If you want to try to reduce redundant processes you first have to start looking to where overlap might exist. Are you collecting the same information or data from two different places? Do you have two different people inputting the same information? By centralizing some of this information you can quickly and easily begin to reduce the amount of time spent performing these tasks while at the same time removing redundancy from your overall processes.
Reduce the Total Number of Steps for Doing ANYTHING
The number of steps that it takes to do any do or perform any process in your business are going to directly relate to the amount of time that it takes to do so. Often as enterprises grow things change and with these changes sometimes that things that SHOULD change, DON’T.
The easiest way to increase efficiency in your business is to eliminating processes that don’t produce a positive gain. A simple example is a process that is in place with the intention of preventing some kind of loss. If that loss were to occur it might cost your business $500. But does the labor, effort and other resources needed to perform these loss prevention exercises outweigh the loss you are trying to prevent? If so, it’s not creating any efficiency or savings. It’s actually costing you more money.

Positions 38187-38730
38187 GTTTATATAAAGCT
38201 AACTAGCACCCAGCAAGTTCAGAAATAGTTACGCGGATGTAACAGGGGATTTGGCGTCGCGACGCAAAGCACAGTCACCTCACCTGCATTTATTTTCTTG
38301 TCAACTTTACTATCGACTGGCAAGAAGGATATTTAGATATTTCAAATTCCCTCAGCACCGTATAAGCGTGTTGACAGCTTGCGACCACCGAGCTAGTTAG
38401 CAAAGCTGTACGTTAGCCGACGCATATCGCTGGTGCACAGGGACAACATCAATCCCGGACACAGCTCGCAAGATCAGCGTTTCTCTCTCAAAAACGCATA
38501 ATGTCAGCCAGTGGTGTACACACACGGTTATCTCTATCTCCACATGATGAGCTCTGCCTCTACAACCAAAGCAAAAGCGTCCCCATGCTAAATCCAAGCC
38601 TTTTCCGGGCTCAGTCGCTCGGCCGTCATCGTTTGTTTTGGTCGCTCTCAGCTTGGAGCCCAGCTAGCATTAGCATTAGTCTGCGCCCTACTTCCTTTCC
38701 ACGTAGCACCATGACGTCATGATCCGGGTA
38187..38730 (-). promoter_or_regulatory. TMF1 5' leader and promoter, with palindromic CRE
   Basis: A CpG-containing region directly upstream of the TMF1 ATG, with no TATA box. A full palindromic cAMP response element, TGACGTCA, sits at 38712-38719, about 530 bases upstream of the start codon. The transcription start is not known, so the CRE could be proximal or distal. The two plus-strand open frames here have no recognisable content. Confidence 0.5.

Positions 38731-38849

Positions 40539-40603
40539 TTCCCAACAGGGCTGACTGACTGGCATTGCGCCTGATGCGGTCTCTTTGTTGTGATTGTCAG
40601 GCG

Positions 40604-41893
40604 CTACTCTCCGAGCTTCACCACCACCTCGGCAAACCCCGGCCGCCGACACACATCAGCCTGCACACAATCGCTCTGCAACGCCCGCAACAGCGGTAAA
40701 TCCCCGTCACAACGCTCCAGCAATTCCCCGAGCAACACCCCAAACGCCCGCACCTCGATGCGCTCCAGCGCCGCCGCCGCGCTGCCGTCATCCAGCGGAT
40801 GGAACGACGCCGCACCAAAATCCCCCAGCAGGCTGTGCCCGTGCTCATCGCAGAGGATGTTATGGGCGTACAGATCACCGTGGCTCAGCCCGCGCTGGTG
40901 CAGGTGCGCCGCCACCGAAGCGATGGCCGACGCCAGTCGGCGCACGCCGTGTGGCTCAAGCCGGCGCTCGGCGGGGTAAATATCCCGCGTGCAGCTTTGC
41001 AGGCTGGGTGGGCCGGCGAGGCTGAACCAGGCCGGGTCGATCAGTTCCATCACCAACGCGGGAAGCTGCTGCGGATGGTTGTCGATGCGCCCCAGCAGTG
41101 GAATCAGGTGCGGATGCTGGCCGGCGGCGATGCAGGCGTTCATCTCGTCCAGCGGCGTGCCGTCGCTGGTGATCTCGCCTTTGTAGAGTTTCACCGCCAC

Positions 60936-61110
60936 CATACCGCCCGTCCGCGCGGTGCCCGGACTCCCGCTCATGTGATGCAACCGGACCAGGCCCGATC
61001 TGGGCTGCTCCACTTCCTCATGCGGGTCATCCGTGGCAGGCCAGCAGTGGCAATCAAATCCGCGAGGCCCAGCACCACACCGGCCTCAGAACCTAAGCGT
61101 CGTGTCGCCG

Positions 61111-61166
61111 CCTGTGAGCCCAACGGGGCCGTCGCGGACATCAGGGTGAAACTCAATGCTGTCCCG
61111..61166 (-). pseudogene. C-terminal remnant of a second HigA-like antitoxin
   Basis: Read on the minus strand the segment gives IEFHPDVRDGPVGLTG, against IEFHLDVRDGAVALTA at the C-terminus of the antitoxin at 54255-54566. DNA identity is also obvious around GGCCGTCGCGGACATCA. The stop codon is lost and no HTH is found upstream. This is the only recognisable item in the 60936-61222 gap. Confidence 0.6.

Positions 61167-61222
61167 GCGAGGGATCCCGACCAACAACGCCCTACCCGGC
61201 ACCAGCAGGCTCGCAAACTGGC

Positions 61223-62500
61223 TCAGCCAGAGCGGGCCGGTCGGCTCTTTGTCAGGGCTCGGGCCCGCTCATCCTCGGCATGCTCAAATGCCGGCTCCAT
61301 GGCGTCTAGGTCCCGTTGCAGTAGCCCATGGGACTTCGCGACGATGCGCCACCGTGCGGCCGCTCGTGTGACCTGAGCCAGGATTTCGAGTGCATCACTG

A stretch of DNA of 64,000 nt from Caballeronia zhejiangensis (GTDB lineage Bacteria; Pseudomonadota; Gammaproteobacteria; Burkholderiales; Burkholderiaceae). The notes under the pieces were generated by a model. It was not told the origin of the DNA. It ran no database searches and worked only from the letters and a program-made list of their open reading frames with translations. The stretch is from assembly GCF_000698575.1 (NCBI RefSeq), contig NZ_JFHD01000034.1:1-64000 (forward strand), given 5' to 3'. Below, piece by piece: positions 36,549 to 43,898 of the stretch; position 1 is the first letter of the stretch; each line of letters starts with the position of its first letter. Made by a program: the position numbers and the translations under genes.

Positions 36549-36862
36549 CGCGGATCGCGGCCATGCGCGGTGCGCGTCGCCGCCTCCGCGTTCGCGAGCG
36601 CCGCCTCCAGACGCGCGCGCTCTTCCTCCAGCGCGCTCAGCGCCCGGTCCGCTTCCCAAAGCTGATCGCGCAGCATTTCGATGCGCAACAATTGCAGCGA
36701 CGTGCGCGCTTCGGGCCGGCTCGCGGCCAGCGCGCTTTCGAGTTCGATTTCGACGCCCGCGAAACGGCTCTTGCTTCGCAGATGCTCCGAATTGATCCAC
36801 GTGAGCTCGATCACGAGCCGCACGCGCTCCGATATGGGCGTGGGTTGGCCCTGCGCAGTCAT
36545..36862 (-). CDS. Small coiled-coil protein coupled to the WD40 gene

Make Sure the Right People are Doing the Right Jobs
Do you have someone that is earning $40 an hour doing a job that can be performed by someone that makes $10 an hour? It’s a simple formula to figure this out. If someone makes four times more than another person they should be doing the job four times faster or four times better. Think about it if you can reduce your cost of doing anything by 2, 3, or 4 times. That’s a pretty big gain in efficiency.
Reduce the Number of Meetings You Have